Adjustment Period and Settling In
Every au pair and family is different for what it takes to get the au pair settled into her American life for a year. Sometimes things become complicated with government offices, but I've done my best to put everything in one place for you to use as a reference point.
After your au pair gets settled in:
1) The next thing you should probably do is get a bank account. This account is an important document you will need to prove your au pair's local residency. However, some banks first require a social security card, check with your bank.
2) Social Security Id's. Wait 7 to 10 days before going to the Social Security office and when you do go, don't forget to take the forms that the agency has provided your au pair proving sponsorship and all her documentation.
3) Driver's License. I highly encourage the au pairs to get a local driver's license, not just use their International. There are a list of reasons why it can be useful, that usually overpower the desire not to deal with the hassle.
1. If it is lost, it is easier to replace than an overseas license,
2. If they stay a 2nd year, their International will have expired,
3. They can use it to show local residence so they can get discounts at some local businesses.
4. Some insurance companies demand a local license,
5. In most States it is the law.
Now that all the paperwork is out of the way, it is never too early to start discussing things like vacations, and school credits. Also homesickness can become an issue.
Homesickness - After 9 years and a few hundred girls, there isn't a formula for who will be homesick and who won't; or to what extent. The first few weeks are the "honeymoon" stage where au pairs are just so excited to be here, they haven't had time to think about home; but I've also had au pairs who are miserable from the time they enter the home. Out of the large number of au pairs I've seen over the years, only 3 have gone home homesick. So the good news is, they generally get over it. My best advice is to get them OUT of their room, OFF the phone and computer and making friends. This doesn't mean they shouldn't talk with their family and friends, they would be worse if they were totally cut off; however, the more they get out with the other girls, talk to people who've been in their situation, and HAVE FUN, the better they feel.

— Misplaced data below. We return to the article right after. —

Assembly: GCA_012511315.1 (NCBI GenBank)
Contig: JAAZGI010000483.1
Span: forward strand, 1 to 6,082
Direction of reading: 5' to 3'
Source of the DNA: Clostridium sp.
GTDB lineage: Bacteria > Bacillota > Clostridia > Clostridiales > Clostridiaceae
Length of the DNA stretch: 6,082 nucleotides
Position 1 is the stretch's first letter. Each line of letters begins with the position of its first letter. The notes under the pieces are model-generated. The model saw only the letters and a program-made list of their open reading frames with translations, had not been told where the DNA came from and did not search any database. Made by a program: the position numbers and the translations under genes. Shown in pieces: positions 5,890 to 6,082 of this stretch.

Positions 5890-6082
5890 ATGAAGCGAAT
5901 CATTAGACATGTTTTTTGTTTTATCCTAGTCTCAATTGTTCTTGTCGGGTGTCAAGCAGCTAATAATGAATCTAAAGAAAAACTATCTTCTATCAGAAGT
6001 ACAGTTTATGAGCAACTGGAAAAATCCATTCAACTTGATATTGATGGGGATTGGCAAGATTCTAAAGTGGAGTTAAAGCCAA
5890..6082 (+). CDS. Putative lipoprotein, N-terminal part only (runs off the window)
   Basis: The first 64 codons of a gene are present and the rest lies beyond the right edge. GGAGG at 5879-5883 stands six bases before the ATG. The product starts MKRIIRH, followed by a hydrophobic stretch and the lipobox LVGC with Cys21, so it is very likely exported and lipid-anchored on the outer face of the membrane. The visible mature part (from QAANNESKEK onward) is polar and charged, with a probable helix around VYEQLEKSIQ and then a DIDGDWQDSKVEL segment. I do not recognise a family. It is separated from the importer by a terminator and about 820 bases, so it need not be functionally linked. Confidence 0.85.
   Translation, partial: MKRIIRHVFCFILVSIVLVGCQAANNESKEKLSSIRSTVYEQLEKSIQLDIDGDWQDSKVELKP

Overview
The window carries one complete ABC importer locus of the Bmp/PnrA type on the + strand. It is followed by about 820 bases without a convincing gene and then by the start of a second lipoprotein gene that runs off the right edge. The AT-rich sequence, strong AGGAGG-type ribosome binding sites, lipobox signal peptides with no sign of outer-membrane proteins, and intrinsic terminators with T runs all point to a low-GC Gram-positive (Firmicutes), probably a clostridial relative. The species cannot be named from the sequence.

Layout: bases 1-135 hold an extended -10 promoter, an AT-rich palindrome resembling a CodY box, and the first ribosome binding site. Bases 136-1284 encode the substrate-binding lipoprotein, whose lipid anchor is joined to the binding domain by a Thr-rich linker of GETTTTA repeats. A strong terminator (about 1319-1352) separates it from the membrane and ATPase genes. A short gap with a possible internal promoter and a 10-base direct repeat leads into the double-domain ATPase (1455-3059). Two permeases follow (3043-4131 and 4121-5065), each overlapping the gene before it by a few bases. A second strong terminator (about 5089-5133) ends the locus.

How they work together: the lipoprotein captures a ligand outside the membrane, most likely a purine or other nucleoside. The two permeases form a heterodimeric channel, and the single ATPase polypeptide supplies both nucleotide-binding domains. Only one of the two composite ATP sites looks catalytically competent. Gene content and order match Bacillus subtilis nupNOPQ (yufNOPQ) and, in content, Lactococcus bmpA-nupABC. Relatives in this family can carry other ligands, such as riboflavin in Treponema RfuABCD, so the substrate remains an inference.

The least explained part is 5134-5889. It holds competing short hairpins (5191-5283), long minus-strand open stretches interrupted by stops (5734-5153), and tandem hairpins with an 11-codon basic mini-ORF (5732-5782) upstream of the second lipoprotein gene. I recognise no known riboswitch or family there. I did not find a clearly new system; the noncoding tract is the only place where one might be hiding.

Host families should encourage them to call other girls, go out, explore, and call their local coordinator if they need help connecting with the others.
Though you might feel bad reminding them of home, DON'T. Ask them questions about their families and friends, find out what they liked to do at home, find out why they wanted to do this in the first place and remind them of their goals and dreams for coming to the US.
Cultural Differences - There will be differences, things you never thought of and the best advice I can offer is be open minded and COMMUNICATE. If your au pair does something you think is 'crazy' ASK why. It might be something that is completely normal in her family or cultural. Don't judge, just communicate and if it is something that may need some changes made, talk about them. And don't forget, you might do some things that are crazy to her. Encourage her to ask questions and to communicate with you.
In my opinion 95% of the problems you will experience can be solve with good communication.
Though these cultural differences may seem challenging sometimes, learning about our differences and embracing other cultures is the glory of this program. It can teach your children such a valuable lesson about people from around the world, the ways we are similar and the ways we are different.